"These people have had three, four days now to learn the truth about this, and they no doubt know the truth, which doesn't matter. What they are trying to do is flood a false story into the 'drive-by media' and have that survive and suffice as the evidence and as the story of what I said when it wasn't."
A literal reading of the Sept. 26 show transcript shows that the controversial host did not in fact say that soldiers opposing the war are "phony," but his remarks have left confusion as to whom he is referring when he used the phrase.
The offense came up when a caller named Mike, who said he is currently serving in the Army, described his anger about talk of a pullout from Iraq. Limbaugh readily agrees, according to the recorded exchange:
CALLER 2 (Mike): ...What's really funny is, they never talk to real soldiers. They like to pull these soldiers that come up out of the blue and talk to the media.
LIMBAUGH: The phony soldiers.
CALLER 2: The phony soldiers. If you talk to a real soldier, they are proud to serve. They want to be over in Iraq. They understand their sacrifice, and they're willing to sacrifice for their country.
Limbaugh has since said on his show that he was referring only to one soldier: disgraced, convicted former Army soldier-turned-antiwar-activist Jesse Macbeth. Macbeth falsely claimed to have participated in war crimes in Iraq and received a Purple Heart, but in reality, he was discharged after only 44 days of service, never placing a foot in Iraq. Macbeth was sentenced to five months in prison for fraudulently collecting more than $10,000 in benefits from the Department of Veterans Affairs.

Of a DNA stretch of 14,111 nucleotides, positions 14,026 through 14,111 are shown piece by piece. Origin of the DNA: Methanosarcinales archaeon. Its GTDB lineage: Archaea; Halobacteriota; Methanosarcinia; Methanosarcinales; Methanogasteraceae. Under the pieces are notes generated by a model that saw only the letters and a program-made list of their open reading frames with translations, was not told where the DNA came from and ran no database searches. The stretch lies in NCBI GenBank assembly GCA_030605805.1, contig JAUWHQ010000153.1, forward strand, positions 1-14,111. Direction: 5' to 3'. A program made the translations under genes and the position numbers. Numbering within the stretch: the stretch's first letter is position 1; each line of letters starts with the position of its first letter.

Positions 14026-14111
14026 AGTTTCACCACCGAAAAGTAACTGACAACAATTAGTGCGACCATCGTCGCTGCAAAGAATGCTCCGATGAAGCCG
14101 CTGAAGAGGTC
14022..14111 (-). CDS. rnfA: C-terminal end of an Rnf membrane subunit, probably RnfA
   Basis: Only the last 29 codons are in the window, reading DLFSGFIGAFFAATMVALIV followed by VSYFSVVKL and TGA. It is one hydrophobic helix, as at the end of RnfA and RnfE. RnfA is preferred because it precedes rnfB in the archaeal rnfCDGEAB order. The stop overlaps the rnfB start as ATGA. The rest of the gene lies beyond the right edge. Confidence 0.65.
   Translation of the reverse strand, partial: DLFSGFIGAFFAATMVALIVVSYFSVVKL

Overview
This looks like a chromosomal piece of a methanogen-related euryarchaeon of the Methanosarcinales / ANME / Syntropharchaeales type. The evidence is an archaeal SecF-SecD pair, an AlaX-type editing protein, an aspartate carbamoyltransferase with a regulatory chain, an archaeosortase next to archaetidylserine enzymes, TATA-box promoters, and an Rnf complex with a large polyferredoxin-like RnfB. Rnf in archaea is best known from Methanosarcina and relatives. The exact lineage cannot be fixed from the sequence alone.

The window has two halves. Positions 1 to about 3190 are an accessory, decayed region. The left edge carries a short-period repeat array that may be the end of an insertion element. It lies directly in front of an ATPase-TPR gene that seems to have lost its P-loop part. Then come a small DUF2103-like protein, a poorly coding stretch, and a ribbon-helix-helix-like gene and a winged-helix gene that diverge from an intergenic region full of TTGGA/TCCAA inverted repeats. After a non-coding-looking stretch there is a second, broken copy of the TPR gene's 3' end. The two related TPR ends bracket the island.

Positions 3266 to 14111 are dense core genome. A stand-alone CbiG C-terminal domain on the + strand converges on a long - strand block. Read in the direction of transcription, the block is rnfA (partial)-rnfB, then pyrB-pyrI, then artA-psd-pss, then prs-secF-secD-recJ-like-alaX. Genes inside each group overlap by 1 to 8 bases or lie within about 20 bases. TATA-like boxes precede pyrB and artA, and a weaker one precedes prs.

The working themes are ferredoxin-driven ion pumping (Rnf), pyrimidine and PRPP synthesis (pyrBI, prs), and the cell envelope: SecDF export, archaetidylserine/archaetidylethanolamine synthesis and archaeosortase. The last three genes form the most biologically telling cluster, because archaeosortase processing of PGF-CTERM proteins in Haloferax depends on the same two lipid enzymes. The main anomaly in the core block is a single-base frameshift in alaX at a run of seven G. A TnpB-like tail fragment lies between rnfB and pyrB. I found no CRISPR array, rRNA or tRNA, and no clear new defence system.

The problem with the exchange is that Limbaugh refers to multiple "soldiers." He gets to a conversation about Macbeth about two minutes after referring to "phony soldiers." Did he have Macbeth in mind when he said it? Calls to the Limbaugh studio, for now, have gone unanswered.
In subsequent radio shows, Limbaugh has attempted to clarify his position, but he has only muddied the waters. On Thursday, he referenced the segment, but he edited out a portion of it, prompting outrage from the liberal media watchdog Media Matters, which has been driving this latest controversy. The edited section has nothing related in it, but the timing is problematic for Limbaugh. In edited form, the discussion of Macbeth comes much more quickly after the reference to "phony soldiers."
"He must have known he screwed up, or he wouldn't have edited the script," Reid spokesman Rodell Mollineau told FOX News.